Winners and losers of the ECB rate hike

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The headquarters of the European Central Bank (ECB) is pictured in Frankfurt am Main, western Germany, June 15, 2022. – European stocks rebounded as the European Central Bank began a emergency meeting to discuss volatility in eurozone bond markets and surging investors also braced for a major US rate hike. (Photo by Daniel ROLAND / AFP)

The European Central Bank is set to turn the page on years of easy money on Thursday by starting to raise interest rates to tame runaway inflation.

Here’s a look at who wins and who loses when borrowing costs rise.

Loans are getting more expensive

Commercial banks borrow money from the ECB which they in turn lend to households and businesses. For years, borrowers have been able to take advantage of ultra-low interest rates designed to spur economic growth.

When the ECB starts raising rates, banks will pass on these higher borrowing costs to customers. Everything from buying a home to refinancing debt or getting a business loan will become more expensive.

Lenders will also scrutinize loan applications more closely to ensure they are not taking on too much risk.

The impact is already being felt in the real estate market, where interest rates on mortgages have risen in recent months.

But the outlook for future owners isn’t all bad, says Comdirect analyst Andreas Lipkow.

“The costs of real estate financing only partly depend on the key ECB rates and are also determined by supply and demand or the creditworthiness of the borrower,” he explains to AFP.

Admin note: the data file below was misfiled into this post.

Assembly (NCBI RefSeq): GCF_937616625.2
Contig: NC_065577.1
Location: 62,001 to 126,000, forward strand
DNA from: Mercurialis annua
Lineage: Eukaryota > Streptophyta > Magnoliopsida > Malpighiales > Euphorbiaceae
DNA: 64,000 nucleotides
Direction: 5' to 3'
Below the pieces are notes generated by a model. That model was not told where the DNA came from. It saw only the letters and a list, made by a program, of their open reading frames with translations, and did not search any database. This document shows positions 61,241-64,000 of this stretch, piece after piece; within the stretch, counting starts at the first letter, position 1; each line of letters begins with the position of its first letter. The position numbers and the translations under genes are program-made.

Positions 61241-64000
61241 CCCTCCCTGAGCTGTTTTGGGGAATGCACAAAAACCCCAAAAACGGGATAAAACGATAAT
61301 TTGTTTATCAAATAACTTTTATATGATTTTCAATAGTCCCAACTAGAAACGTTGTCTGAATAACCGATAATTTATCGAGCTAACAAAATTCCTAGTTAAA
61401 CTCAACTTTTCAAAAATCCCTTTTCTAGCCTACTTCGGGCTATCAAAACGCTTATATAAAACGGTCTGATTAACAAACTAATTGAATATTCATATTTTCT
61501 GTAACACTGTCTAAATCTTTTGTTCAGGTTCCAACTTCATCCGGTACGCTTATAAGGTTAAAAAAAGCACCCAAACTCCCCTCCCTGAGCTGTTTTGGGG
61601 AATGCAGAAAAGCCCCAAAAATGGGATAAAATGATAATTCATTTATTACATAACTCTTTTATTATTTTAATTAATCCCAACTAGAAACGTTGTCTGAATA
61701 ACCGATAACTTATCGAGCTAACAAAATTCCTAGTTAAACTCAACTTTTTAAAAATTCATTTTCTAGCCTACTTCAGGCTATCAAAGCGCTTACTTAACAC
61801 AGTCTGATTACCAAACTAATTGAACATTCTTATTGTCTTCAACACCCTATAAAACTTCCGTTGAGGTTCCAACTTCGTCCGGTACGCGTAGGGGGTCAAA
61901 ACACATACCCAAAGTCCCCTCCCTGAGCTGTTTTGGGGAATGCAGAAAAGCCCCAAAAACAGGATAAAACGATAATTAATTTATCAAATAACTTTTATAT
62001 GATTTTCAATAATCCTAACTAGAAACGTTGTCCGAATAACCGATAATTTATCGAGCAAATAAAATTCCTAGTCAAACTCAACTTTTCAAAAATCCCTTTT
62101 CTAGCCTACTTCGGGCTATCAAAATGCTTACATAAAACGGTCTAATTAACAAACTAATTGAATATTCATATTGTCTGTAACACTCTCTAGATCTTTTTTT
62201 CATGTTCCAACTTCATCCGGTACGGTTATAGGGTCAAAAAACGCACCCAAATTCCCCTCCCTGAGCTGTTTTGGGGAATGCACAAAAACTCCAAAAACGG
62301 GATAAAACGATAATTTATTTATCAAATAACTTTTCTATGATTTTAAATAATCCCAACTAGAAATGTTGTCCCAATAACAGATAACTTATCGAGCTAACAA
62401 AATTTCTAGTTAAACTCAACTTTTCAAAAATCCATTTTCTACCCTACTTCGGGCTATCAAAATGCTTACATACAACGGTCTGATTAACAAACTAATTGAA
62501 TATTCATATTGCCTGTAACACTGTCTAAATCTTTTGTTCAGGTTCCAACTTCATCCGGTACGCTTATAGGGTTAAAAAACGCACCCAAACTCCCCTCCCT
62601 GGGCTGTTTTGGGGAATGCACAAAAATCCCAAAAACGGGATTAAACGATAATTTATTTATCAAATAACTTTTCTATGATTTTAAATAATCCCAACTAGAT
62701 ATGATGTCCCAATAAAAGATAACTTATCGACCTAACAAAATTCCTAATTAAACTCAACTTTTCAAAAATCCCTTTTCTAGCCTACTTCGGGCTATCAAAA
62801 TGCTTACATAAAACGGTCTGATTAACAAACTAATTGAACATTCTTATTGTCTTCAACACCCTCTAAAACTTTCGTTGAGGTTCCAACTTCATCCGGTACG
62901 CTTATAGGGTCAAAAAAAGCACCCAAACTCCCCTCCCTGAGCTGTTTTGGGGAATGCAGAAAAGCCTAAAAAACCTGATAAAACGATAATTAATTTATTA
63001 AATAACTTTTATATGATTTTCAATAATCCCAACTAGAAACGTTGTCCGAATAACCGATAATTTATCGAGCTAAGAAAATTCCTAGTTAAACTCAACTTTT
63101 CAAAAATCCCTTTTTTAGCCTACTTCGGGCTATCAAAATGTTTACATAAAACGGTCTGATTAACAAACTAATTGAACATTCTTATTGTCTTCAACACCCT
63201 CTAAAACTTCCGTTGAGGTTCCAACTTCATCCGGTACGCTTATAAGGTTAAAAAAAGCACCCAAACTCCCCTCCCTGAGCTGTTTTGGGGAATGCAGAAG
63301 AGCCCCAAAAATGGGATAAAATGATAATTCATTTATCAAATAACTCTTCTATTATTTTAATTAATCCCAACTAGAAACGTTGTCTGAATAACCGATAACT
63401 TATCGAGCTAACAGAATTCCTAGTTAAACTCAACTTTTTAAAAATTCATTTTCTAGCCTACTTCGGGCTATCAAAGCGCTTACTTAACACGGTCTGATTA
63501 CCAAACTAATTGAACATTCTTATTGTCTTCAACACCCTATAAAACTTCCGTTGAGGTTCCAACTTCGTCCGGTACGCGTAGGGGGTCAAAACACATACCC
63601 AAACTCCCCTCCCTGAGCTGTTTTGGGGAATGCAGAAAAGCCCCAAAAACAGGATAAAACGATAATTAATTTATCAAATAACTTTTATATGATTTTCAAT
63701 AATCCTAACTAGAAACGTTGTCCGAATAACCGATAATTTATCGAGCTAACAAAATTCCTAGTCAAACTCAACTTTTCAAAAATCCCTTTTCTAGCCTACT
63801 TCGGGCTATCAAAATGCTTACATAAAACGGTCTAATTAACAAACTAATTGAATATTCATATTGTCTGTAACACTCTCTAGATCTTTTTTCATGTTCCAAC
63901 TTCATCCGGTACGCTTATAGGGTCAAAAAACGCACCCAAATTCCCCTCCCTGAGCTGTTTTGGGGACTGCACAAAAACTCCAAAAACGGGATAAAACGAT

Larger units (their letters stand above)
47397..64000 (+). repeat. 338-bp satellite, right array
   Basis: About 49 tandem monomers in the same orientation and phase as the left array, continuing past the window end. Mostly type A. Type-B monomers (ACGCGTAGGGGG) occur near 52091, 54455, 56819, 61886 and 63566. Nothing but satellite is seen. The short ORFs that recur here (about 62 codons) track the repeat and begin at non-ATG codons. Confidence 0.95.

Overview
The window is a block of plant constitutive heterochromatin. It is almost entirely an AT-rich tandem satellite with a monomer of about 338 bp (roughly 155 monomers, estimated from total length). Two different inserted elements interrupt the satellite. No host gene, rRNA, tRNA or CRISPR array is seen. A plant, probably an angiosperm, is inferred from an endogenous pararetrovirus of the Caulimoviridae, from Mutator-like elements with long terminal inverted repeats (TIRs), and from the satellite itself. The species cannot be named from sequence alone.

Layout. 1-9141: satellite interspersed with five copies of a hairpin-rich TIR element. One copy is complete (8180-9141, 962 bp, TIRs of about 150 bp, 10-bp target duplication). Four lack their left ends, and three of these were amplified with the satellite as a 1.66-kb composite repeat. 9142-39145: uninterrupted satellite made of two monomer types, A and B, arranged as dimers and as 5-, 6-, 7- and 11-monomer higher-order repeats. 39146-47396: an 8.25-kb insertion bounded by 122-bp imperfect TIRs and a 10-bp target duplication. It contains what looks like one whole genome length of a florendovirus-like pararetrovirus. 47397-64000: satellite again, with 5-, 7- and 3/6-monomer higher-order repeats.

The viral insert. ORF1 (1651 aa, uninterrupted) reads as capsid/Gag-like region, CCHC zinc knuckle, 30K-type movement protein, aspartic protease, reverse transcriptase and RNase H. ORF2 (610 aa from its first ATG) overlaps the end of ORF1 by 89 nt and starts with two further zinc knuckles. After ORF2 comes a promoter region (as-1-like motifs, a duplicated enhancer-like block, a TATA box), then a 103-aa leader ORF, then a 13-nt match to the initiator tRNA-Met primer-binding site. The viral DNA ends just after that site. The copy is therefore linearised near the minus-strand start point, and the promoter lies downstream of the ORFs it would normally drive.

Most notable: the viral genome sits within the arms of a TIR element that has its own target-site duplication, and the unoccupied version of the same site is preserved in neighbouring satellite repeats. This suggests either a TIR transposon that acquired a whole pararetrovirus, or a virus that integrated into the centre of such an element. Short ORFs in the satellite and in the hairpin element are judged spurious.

A boost for savers

The ECB’s era of historically low interest rates has meant that savers have seen little or no gain in hoarding money.

The ECB even charged banks a 0.5% fee for storing excess cash at the central bank, to encourage lending.

Many retail banks passed on these costs to wealthy account holders whose deposits exceeded a certain amount. These customers can expect to see these fees waived when the ECB drops its negative bank deposit rate.

As banks welcome the return of higher profit margins, thanks to increased loan income, interest rates on savings products are also expected to rise over time.

But soaring inflation means savings will be further eroded in real terms for some time to come, warns LBBW bank analyst Elmar Voelker.

“The rise in key interest rates (and savings rates) will not be large enough to offset the current high inflation rates,” he says.

Bad news for indebted governments

Eurozone governments will also have to wean themselves off a decade of easy money as sovereign debt becomes more expensive, and the fallout for some of the most indebted members of the currency club is already raising concerns.

The ECB has promised to offer a crisis tool to avoid unwarranted “fragmentation” of bond markets or a sharp divergence in borrowing costs between eurozone countries.

All eyes are on indebted Italy, whose bond yields have already climbed against benchmark German Bunds.

A political crisis unfolding after Prime Minister Mario Draghi offered his resignation last week has further spooked markets.

The tightening of the ECB, although deemed necessary to control inflation, comes at a delicate time for governments who are seeing their borrowing power reduced even as they spend colossal sums to help citizens cope with soaring energy prices.

Investors beware

Stock markets have long benefited from the ECB’s ultra-loose monetary policy, which has pushed investors into riskier assets in search of higher returns.

But as the ECB joins other major central banks in stepping up the fight against inflation and fears of recession grow, global markets are plunging.

The Nasdaq in tech-heavy New York has fallen 30% since late 2021 as cash-strapped tech companies find it harder to attract new funding.

Cryptocurrencies have also fallen out of favor as investors become increasingly risk averse, with Bitcoin losing more than 40% of its value in June alone.

But since the ECB telegraphed its quarter-point rate hike well in advance, financial players “have had plenty of time to prepare, which should avoid severe turbulence” in equity markets, according to Voelker.

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